Since the Shapiro-Wilk Test p-value is > 0.05, and the QQ Plot of the differences follows the QQ plot theoretical normal diagonal line, we conclude the daily difference is normally distributed.

### Boxplots to Visually Check for Outliers

PROC TTEST will provide a horizontal box plot of the difference between days.  This can help visually identify outliers.  The boxplot below shows no points outside the whiskers of the plot.  As a result, we conclude there are no major outliers present in our differences.

### Paired Samples T-test

So far, we have determined that the differences between days are normally distributed and we do not have major influential outliers. Our next step is to officially perform a paired sample t-test to determine if there is a statistically significant difference in activity scores between 1 day and 3 day. PROC TTEST will produce descriptive statistics on the differences as a part of the paired t-test output:

1. N – This column identifies the number of paired observations for which we are taking differences.  More clearly, this will represent the number of subjects that were measured on days 1 and 3.
2. Mean– The average of the differences between days 1 and 3.
3. Std Dev – The standard deviation of the differences between days 1 and 3.
4. Std Err – The standard error of the differences between days 1 and 3.
5. Min, Max – The minimum and maximum difference.
6. 95% CL Mean – The 95% confidence interval around the mean difference.  That is to say, you can be 95% certain that the true mean difference in activity scores between day 1 and day 3 falls between -31.66 and -5.32.
7. 95% CL Std Dev – The 95% confidence interval of the standard deviation across od the difference between days.

### Paired Samples T-test Results in SAS

1. DF – The appropriate degrees of freedom represent the number of paired observations (subject) with – 1. This pairs that were dropped due to missing values.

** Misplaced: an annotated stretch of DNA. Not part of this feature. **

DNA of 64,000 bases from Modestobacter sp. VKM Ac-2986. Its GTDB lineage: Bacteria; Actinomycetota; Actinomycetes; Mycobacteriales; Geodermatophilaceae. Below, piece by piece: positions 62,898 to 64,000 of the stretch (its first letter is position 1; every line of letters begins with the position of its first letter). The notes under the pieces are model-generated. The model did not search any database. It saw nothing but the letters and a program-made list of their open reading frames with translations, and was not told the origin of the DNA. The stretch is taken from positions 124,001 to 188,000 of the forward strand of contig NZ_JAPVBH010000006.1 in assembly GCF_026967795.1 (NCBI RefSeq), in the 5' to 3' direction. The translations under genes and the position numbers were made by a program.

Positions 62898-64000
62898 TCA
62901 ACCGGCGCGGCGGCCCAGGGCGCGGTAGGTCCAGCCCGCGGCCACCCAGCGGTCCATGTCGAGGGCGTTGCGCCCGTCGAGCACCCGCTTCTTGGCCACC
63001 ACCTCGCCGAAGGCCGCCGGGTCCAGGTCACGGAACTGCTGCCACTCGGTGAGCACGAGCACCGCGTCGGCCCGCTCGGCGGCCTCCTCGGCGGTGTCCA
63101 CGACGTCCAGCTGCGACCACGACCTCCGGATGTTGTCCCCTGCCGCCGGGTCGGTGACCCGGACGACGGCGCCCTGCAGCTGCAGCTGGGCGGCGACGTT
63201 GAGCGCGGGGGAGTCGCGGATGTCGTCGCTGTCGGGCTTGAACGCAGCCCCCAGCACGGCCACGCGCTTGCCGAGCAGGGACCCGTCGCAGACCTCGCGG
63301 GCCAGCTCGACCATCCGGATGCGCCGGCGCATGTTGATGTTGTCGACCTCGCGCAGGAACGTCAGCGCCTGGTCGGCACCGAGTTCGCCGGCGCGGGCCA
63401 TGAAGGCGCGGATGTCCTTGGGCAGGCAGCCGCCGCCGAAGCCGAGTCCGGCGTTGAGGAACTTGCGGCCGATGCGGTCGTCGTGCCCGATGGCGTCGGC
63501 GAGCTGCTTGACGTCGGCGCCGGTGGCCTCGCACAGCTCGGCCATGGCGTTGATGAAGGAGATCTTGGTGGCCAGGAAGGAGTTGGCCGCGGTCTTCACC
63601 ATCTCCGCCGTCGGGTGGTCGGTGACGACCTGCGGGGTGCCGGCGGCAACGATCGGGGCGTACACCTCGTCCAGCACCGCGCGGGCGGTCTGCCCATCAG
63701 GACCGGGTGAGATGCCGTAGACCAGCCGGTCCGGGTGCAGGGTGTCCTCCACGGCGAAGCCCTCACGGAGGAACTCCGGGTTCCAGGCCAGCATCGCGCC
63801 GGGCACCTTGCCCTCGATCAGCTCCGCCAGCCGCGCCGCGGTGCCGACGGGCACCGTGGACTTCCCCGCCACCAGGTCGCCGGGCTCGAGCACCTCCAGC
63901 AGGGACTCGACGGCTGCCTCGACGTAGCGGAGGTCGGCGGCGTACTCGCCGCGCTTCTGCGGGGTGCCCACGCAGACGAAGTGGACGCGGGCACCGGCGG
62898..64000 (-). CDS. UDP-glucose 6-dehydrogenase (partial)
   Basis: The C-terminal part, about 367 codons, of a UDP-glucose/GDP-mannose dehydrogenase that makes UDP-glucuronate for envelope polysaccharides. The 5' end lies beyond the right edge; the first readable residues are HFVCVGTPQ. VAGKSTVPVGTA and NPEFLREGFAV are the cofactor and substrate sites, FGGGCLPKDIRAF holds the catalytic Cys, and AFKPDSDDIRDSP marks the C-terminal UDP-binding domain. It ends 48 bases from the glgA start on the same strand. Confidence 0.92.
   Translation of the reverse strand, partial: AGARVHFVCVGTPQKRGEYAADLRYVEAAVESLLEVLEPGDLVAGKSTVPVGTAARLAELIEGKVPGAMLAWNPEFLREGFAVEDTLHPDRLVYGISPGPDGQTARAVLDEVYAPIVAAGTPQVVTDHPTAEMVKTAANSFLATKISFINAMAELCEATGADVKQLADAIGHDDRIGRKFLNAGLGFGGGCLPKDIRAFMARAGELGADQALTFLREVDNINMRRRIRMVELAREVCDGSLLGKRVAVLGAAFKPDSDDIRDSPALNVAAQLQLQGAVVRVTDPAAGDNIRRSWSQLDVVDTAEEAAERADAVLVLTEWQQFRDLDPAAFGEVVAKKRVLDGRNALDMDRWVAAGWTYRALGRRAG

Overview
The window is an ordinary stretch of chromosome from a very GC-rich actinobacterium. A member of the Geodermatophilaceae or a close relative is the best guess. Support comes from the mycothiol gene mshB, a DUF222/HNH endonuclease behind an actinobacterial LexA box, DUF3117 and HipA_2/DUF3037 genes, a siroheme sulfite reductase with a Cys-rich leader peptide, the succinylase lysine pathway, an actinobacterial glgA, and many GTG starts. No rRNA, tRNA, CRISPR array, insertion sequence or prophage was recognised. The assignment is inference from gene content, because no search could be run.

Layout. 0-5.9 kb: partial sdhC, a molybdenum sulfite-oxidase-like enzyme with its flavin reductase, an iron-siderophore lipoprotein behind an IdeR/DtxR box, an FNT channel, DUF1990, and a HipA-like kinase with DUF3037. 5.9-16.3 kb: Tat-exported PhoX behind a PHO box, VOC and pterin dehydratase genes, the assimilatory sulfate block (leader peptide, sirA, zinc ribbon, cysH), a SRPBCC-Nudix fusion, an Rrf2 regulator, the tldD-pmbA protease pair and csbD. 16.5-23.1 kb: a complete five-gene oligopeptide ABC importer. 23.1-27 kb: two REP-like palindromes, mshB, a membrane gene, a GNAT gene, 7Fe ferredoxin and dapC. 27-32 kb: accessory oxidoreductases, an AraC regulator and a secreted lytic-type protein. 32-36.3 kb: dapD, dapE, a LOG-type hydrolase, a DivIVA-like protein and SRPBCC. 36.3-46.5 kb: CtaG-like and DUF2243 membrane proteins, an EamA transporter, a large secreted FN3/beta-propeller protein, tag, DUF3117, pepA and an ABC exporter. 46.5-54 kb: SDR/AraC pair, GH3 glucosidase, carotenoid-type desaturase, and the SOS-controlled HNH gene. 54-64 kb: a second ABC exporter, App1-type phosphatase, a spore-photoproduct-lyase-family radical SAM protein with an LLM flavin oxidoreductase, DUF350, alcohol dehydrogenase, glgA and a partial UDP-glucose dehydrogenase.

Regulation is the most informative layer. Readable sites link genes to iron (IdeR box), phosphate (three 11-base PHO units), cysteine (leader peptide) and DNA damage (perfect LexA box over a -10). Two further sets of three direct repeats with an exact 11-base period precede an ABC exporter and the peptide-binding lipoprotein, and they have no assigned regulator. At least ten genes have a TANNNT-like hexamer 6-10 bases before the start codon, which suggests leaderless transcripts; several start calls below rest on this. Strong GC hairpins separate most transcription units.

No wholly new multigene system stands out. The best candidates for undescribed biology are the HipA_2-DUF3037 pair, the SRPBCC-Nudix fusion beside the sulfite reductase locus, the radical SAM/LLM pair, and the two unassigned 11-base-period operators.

2. t Value – This is the t-statistic. It is the ratio of the mean difference to the standard error.  This value is computed as follows: -18.5 / 6.24 = -2.96.
3. Pr > |t| – This is the p-value associated with the paired samples t-test.  That is to say if the P value < 0.05 (assuming alpha=0.05) then there is a statistically significant difference between days 1 and 3. In essence, we are testing to see if the difference between days are different than zero. For our example, we have a p-value = 0.0087.  Thus, we reject the null hypothesis that the mean difference between activity scores is equal to zero and we conclude that a difference between days exists.

## Paired T-test Interpretation and Conclusions

A p-value = 0.0087 indicates that we should reject the null hypothesis that the average difference between day 1 and day 3 activity scores is equal to zero. Thus, we conclude there is a difference in activity over time between days. In a paired samples t-test, the challenge can be correctly interpreting the direction of the difference. It is important to note that day 3 was subtracted from day 1 as follows: diff = day 1 – day 3, and the mean difference was approximately -18.5. Looking back at our descriptive statistics we can see that the average activity score for day 1 was approximately 264.5 while the average for day 3 was 283. Thus, on average, study subjects performed activities 18.5 seconds slower after 3 days of sleep deprivation compared to 1 day after being sleep deprived. Furthermore, we are 95% that the true mean difference in activity scores between day 1 and day 3 falls between -31.66 and -5.32.